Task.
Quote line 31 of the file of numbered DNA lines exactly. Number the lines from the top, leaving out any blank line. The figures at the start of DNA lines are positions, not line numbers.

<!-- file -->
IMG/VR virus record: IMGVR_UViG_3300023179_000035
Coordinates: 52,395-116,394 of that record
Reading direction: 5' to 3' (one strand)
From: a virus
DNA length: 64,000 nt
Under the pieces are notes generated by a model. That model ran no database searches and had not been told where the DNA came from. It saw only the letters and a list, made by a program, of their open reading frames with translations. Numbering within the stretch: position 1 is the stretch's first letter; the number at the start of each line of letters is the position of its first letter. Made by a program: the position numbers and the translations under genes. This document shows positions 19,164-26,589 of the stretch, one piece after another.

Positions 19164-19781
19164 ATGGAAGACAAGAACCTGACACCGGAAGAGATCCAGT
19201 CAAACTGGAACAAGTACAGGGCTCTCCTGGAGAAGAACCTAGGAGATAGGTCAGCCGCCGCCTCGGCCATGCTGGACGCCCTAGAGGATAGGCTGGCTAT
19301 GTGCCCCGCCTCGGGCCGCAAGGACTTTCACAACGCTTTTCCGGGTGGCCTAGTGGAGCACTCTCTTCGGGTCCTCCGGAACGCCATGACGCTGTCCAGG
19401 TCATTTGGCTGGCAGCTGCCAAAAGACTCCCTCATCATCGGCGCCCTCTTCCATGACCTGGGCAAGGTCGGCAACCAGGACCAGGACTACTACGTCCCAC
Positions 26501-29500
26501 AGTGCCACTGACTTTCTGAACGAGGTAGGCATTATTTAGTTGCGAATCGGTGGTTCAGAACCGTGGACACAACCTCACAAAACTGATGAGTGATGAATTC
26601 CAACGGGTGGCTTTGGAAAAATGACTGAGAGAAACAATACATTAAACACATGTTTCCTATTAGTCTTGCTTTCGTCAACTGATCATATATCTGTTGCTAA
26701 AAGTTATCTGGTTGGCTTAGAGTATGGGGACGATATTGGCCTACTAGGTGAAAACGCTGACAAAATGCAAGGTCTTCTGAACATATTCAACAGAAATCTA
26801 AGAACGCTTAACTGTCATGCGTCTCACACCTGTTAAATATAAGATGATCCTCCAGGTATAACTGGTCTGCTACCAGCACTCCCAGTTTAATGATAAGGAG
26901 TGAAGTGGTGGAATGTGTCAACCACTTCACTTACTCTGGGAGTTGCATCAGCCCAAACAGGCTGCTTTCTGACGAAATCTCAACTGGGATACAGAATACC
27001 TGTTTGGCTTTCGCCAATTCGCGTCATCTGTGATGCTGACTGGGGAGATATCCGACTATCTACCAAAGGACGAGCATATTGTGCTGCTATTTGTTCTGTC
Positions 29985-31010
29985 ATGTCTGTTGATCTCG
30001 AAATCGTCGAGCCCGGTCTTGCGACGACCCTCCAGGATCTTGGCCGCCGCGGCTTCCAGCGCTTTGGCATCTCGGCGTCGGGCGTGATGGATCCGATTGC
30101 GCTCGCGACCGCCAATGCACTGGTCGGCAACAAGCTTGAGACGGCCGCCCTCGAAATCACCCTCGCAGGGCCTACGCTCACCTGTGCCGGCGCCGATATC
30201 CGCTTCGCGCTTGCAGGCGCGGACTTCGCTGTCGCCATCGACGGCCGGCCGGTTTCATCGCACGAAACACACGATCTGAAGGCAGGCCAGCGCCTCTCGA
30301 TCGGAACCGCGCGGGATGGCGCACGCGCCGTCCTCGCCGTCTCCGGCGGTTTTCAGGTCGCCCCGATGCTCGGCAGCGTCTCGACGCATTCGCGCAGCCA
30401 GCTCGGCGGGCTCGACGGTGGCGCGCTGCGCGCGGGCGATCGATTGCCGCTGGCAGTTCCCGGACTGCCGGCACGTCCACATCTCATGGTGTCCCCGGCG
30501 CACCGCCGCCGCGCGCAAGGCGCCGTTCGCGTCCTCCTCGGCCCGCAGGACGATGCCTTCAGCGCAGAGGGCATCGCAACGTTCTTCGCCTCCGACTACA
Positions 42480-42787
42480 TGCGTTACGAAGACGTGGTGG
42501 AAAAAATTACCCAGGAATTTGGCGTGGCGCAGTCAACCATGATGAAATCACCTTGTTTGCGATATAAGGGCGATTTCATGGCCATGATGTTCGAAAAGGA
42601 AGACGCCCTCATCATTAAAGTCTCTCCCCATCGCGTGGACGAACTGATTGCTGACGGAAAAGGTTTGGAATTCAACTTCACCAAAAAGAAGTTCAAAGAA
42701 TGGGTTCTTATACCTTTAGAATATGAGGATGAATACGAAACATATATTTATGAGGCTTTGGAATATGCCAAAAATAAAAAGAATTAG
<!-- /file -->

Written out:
42701 TGGGTTCTTATACCTTTAGAATATGAGGATGAATACGAAACATATATTTATGAGGCTTTGGAATATGCCAAAAATAAAAAGAATTAG